West Suburban Bank v. Attorney's Title Ins.: Commercial Broker Has Valid Commission Lien
An Illinois appellate court has considered whether a commercial broker must release its lien on a property when the lender has released its liens on the property, under the state's commercial broker lien law.
The Lombard Lodge 2350 Loyal Order of Moose ("Seller") obtained two loans from West Suburban Bank ("Lender"). The loans were secured by mortgages on property ("Property") owned by the Seller. The Lender recorded its mortgages in 1996.
In 1998, the Seller decided to sell the Property and entered into a listing agreement with Coldwell Banker Stanmeyer REALTORS® ("Brokerage"). The Brokerage located a buyer for the property, and the Seller accepted the buyer's offer. However, the accepted offer was less than the amount of the Lender's loans. The Lender's attorney sent a letter to the Brokerage, informing the Brokerage that the sale price was insufficient to pay the mortgages that the Lender held on the Property and therefore the sale would be insufficient to pay any liens asserted by the Brokerage at closing. The letter also advised the Brokerage that if the Brokerage tried to lien the property, then the Lender would dispute the lien. The letter further stated that if a dispute arose over liens, an amount equivalent to the Brokerage's lien claim would be deposited into escrow and the Brokerage would then be required to release its lien at closing. If the parties could not resolve the dispute after the money was escrowed, the letter stated the Lender would then file a lawsuit seeking a judicial declaration of the parties' rights to the escrowed funds. The Lender believed its actions were mandated by the requirements of the Illinois commercial broker's lien law.
Before the closing, the Brokerage filed and recorded a lien against the Property for the amount of its commission. The Lender then sent instructions to Attorney's Title ("Title Company") on how the funds were to be distributed at closing, including depositing into escrow the amount of the Brokerage's claimed lien. The Title Company also entered into an agreement with the Seller and buyer to escrow the amount of the Brokerage's lien. The Title Company's agreement stated that the parties agreed to use the escrowed funds to satisfy or remove the Brokerage's lien prior closing. The Title Company then issued a policy insuring that the Lender's recorded mortgages would receive lien priority on the Property.
Following the issuing of the policy, the Lender released its security interest in the Property that it had obtained from its original two loans. The Brokerage never released its lien. The Lender then filed a lawsuit seeking a judicial declaration that it was entitled to receive the escrow funds and the Brokerage was required to release its lien. The trial court found that the while the Illinois commercial broker lien law did not require the Brokerage to release its lien, the court extinguished the Brokerage's lien and awarded the Lender the amount held in escrow. The Brokerage appealed.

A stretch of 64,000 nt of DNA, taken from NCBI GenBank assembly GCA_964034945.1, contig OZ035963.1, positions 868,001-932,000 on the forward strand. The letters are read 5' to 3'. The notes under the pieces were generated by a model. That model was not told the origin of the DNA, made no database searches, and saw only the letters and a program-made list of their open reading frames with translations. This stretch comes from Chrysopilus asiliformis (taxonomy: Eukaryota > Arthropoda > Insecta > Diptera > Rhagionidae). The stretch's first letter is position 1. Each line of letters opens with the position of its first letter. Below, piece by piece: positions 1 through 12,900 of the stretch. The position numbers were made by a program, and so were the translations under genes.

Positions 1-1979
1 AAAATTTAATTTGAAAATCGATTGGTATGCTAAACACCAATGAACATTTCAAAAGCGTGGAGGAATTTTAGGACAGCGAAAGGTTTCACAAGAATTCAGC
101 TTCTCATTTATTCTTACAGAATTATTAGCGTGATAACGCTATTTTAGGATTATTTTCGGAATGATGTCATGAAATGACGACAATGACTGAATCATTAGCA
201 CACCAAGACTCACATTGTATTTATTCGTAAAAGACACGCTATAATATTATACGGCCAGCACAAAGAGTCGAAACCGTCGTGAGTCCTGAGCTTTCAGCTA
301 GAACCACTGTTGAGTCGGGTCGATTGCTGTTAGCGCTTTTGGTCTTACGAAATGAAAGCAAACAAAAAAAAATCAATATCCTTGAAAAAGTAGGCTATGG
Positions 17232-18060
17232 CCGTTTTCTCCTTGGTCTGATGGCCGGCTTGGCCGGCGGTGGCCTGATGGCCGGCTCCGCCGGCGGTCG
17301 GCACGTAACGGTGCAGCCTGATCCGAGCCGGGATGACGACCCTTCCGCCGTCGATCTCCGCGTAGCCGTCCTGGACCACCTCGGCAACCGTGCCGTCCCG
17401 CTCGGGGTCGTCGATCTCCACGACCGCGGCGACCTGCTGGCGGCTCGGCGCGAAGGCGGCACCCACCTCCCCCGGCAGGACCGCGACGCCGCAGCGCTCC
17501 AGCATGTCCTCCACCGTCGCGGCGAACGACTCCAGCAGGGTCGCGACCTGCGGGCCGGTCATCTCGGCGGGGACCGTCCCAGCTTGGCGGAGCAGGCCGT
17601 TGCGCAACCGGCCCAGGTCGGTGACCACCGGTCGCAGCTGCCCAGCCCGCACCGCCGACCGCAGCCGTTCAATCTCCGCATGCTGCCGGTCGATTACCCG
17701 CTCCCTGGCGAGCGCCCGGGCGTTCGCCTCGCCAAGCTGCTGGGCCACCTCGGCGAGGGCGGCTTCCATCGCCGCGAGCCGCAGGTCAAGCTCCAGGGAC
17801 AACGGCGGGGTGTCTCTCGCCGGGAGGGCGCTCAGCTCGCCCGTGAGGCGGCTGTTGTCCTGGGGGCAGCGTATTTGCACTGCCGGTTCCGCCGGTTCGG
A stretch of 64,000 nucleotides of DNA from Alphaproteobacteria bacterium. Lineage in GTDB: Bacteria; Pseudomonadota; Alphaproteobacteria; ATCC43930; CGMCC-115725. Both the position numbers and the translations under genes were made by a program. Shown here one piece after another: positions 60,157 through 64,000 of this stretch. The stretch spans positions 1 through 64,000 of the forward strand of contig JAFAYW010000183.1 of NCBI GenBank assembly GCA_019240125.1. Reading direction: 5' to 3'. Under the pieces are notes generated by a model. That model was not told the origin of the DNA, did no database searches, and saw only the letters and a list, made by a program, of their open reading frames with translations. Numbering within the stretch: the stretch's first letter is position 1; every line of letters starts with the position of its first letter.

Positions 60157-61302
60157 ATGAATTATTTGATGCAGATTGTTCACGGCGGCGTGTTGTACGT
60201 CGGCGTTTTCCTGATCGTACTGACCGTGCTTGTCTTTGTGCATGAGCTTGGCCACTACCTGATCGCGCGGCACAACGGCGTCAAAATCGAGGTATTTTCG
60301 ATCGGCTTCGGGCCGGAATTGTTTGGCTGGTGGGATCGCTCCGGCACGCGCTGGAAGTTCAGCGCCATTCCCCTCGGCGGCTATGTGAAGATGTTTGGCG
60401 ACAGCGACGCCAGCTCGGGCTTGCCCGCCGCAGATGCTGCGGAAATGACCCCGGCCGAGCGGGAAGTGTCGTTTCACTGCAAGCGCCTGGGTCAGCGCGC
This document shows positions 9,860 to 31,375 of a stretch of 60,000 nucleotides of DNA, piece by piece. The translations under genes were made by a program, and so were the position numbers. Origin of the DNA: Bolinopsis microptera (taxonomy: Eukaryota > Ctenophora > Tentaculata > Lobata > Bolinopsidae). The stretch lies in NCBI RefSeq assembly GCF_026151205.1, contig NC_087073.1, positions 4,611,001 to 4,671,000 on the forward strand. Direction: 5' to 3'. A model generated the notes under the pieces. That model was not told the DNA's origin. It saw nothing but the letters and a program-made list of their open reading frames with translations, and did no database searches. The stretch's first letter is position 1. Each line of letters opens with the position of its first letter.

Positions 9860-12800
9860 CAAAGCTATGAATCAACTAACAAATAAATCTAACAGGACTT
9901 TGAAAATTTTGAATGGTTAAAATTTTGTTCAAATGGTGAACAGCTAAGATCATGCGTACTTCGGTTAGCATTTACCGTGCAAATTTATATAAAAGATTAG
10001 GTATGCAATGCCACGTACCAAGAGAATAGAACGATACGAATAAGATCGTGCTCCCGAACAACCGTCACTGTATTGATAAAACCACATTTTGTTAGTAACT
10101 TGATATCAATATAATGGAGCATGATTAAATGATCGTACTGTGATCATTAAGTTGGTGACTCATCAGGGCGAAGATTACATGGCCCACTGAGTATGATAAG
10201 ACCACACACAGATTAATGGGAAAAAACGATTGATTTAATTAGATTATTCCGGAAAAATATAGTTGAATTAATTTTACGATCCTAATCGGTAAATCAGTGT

The Appellate Court of Illinois, Second District, partially reversed the trial court's ruling. The court looked at the Illinois commercial broker lien law. This law allows a licensed broker to place a lien on commercial property for the amount of the commission owed from the sale or lease of the property, pursuant to a written commission agreement. The broker must give notice of its intent to claim a lien prior to closing. The commercial broker lien law provides a process for escrowing funds when the broker's lien is challenged, but this process does not apply when the proceeds from the sale are insufficient to satisfy the liens on the property.
Applying the law to these facts, the court ruled that the Brokerage had a valid lien on the Property, as it had properly given notice and recorded its lien. The court also ruled that the escrow process described in the law and also in the Bank's letter to the Brokerage did not apply, as the Lender's security interest in the property exceeded the sale price. The court also ruled that while the Lender's liens at one time had priority over the Brokerage's lien, the Lender lost its priority when it released its lien. The court also ruled that the Lender was estopped, or prohibited, from claiming the escrow funds, as it had released its liens and created the escrow fund to satisfy the Brokerage's lien. Thus, the court reversed the trial court and sent the case back to the trial court for further proceedings.
West Suburban Bank v. Attorney's Title Ins., 761 N.E.2d 346 (Ill. App. Ct. 2001).
Editor's Note: Presently, nineteen states have some type of broker lien legislation. Click here for a link to a chart prepared by NAR Legal Affairs briefly detailing the current broker lien laws.